The recent unravelling of the Italian government coalition led by former ECB President Mario Draghi is clearly bad news in this regard. Not only was Draghi a staunch advocate of toughness against Russian aggression and a key architect of EU sanctions, but the three parties (the Five Star Movement, the League, and Forza Italia) that triggered his government’s collapse represent various shades of pro-Russian opinion. Putin has undoubtedly scored a goal here.
The ECB’s pivot to a more hawkish policy stance could have been another blow to European solidarity. Since March 2020, flexibility in the allocation of the ECB’s special asset-purchase program had kept a lid on sovereign bond spreads among eurozone countries; but by mid-July the combination of the scheme’s expected termination and political turmoil in Italy had already caused spreads to widen.
The ECB’s announcement on July 21 of the Transmission Protection Instrument, a new discretionary asset-purchase facility, is likely to help calm fears. Activation of the TPI is of course conditional on a eurozone member state fulfilling economic policy criteria, including – importantly – a determination by the ECB that its public debt remains sustainable. But this was necessary to avoid moral hazard and protect the central bank from the perils of fiscal dominance.
EU solidarity on the energy front, however, is in shorter supply. Initial reactions to the European Gas Demand Reduction Plan presented on July 20 by European Commission President Ursula von der Leyen were cool, to say the least.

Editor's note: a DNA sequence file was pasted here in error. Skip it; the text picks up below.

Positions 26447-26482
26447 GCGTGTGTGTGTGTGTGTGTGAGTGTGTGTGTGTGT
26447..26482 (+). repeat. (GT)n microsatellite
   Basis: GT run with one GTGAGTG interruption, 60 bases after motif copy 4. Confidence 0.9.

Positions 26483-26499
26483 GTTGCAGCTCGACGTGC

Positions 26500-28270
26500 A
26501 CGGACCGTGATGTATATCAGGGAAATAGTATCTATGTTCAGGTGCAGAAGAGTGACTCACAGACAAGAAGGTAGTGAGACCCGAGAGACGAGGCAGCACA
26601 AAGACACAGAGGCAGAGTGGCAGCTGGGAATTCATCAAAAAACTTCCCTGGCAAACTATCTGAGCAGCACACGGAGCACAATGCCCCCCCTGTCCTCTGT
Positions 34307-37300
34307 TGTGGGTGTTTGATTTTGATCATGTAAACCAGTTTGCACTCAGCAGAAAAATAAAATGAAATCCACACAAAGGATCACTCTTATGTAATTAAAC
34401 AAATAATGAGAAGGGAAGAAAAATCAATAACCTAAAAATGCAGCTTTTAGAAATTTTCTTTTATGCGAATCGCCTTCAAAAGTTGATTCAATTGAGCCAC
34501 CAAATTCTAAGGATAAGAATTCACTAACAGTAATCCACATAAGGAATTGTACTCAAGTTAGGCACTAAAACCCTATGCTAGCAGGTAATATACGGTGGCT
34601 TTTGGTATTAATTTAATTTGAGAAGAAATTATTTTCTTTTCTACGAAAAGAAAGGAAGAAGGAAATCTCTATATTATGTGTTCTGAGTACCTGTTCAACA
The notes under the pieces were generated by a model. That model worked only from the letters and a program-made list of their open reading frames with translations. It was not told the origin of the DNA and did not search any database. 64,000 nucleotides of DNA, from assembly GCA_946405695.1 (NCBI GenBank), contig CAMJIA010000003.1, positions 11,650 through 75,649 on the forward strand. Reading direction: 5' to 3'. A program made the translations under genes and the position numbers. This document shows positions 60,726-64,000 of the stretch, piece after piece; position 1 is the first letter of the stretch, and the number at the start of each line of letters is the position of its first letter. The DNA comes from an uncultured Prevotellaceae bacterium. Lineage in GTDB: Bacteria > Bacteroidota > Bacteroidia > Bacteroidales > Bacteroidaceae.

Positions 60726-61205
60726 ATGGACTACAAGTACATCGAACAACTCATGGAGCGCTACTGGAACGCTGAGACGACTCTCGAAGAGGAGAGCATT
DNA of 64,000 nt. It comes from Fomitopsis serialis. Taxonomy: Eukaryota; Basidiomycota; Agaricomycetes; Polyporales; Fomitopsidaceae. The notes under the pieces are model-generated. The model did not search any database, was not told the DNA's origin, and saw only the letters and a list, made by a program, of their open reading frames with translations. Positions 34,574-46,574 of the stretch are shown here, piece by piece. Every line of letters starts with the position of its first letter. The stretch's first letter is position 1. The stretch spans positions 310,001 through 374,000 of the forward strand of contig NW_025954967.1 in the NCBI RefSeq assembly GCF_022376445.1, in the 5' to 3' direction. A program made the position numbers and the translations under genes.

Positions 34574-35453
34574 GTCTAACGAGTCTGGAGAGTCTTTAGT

According to the original proposal (based on the same EU treaty article that provided the cornerstone for the post-pandemic RRF), all member states should aim to reduce their gas usage over the winter by 15%. Furthermore, these reductions could be made mandatory in the event of an energy alert triggered by a substantial risk of a severe gas shortage or by exceptionally high demand. In other words, Spain, which does not depend on Russian gas, would be expected to cut its domestic consumption if Russia further curtailed its exports to Germany.
This plan was clearly put on the table as a basis for discussion. Other issues, such as the politically controversial postponement of the planned closures of nuclear or coal-fired power plants, common purchases of liquefied natural gas, and the expansion of interconnection infrastructure must be part of the negotiation. But the instant negative reactions from Spain, Portugal, and Greece amounted to a replay in reverse of what these countries suffered during the euro crisis a decade ago.
After several days of negotiations, EU member states agreed on July 26 to a watered-down version of the plan. But it is hardly sufficient quantitatively, and it is full of carve-outs and exemptions. Moreover, to mandate any cuts will require a vote in the European Council.
When the 13 American colonies signed the Declaration of Independence in 1776, Benjamin Franklin famously said that, “We must all hang together, or, most assuredly, we shall all hang separately.” With the fallout from the Ukraine war threatening Europe’s cohesion, Franklin’s warning has gained new and acute relevance. — Project Syndicate